10 Achievements to Put on a CV For a Teenager

In Career, General by Think Student Editor1 Comment

Contrary to what you may think, there are many opportunities for teenagers to get a job. The youngest minimum age to get a part time job is 13. For full time work you must be of school-leaving age. In an age where even part time jobs are forming part of the competitive job market, it can be difficult to get a job as a teenager. Many of you may feel that you will not be able to have a competitive CV due to your age, but there are many things you can add to build up your CV.

The tips you’ll see in this article will give you more of an insight on what achievements you can include to make your CV stand out. Keep reading this article to make your CV the best it can be.

1.     Education history

As a teenager your education history will be very limited. However, it can still be a huge selling point. If you are under 16 then you will be in the process of taking your GCSEs. Even if you have not completed your GCSEs yet, be sure to include the GCSE subjects you are taking and what your predicted grades are.

For some employers, the experience from your qualifications can be more important than the qualification grade itself. Of course, obtaining good grades will certainly put you at an advantage during the selection stage but that alone will not get you the job. When listing the GCSE subjects, mention the topics you have covered and the skills this has given you.

For example, if you are doing a GCSE in computer science, it is likely that you have come across coding languages like Python. Even if you have not excelled at Python to a professional standard, you can still mention this as an applicable skill you have acquired from your studies.

It is important to remember that at the end of the day, employers understand that your education history will not consist of degrees or equivalent nor will they expect you to complete tasks that require such education.

For information about the jobs available that only require a GCSE qualification or less, check out this article from CareerBuilder.

2.     Extracurricular activities

Extracurriculars refer to activities that a student takes part in outside of the school curriculum. This can include sports, music etc.  Many students will have taken part in extracurricular activities since a young age. The primary reason for this is so it can be mentioned on the personal statement to impress universities. It also impresses many employers.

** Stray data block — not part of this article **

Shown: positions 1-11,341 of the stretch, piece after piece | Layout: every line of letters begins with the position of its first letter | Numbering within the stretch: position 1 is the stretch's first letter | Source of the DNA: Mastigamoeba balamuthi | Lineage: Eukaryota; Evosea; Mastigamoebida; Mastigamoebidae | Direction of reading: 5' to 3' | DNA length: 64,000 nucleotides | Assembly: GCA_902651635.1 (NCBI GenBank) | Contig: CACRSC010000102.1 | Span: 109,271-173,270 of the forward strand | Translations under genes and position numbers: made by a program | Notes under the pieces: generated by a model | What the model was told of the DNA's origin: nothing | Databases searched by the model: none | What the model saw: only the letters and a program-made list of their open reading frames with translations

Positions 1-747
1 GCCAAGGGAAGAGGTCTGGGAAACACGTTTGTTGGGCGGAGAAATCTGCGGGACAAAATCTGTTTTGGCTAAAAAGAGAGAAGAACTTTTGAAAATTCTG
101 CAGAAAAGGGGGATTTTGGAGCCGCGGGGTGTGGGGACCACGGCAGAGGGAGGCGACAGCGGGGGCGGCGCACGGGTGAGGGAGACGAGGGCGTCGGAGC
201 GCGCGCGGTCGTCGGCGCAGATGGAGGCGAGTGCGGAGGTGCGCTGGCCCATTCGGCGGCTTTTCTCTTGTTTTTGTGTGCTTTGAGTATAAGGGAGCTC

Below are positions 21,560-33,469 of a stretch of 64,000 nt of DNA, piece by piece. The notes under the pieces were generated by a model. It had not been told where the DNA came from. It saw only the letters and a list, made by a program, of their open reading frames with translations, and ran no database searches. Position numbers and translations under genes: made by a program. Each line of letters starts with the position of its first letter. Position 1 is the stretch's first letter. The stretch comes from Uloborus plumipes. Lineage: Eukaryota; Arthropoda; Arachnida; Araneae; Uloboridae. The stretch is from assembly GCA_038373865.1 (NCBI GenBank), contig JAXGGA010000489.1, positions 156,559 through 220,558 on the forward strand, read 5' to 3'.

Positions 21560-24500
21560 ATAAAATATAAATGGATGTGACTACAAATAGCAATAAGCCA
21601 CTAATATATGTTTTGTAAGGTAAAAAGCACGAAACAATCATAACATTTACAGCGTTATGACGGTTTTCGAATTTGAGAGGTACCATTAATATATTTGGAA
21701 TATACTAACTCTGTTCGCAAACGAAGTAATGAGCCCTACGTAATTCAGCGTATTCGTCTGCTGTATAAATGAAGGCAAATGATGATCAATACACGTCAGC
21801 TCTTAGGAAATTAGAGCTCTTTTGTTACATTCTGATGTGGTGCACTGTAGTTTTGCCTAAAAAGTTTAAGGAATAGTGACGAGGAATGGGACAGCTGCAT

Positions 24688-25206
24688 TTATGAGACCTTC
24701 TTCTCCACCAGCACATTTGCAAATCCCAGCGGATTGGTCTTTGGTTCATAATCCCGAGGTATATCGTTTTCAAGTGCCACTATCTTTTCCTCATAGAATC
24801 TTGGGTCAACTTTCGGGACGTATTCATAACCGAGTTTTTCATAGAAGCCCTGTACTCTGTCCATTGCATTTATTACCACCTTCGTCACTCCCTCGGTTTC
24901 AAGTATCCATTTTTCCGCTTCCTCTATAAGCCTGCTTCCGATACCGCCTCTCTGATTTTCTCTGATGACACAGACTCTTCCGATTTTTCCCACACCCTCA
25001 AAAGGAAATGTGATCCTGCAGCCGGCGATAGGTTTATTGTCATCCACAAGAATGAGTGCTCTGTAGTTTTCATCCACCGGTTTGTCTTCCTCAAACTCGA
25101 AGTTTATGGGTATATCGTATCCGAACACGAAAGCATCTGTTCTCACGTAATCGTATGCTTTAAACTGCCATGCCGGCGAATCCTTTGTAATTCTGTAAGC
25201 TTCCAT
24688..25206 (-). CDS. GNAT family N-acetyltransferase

When including your extracurricular activities, do not worry if you think they have no relevance to the job or company you are applying to.

Another way for an employer to assess your ability and character is through the dedication and hard work you have put into your extracurricular activity.

Ideally you would be taking part in activities that can be graded through examinations. For example, achieving a grade 8 in piano is seen as more valuable than playing the piano for leisure only. For help on finding the best extracurricular activities for students, I advise you to click here to take a look at PrepScholar blog to find a complete list.

3.     Sporting achievements

Under the National Curriculum, PE is a compulsory subject that must be taken until age 16. When it comes to sports there are generally two different sets of people: the ones who loathe it, and the ones who live for it. If you fall into the latter category, you may be interested to hear that any sporting achievements you have can be listed on your CV.

By sporting achievements, I don’t mean winning a football match in your PE class. It is likely that most secondary schools will offer a sports club, often specialising in a specific sport. Joining this club is especially important as it will give you the chance to partake in events that will lead to sporting achievements. If your school does not offer this, there are plenty of community centres that do.

There are many great opportunities to show off your sporting skills. These include tournaments and classes where you can mentor fellow athletes and players.

The London Youth Games is one such example of organisations that help with this. For more than 40 years they have been helping young athletes compete in open games and intra-school games. These often come with a great prize incentive and are a great mention on your CV.

4.     Achievements in school

For most students their studies at school will take up the bulk of their schedule, leaving them with little time to pursue other activities. This is why when considering achievements, you should look at the roles you have played in your school’s community. These can include being a prefect or being a part of your school committee.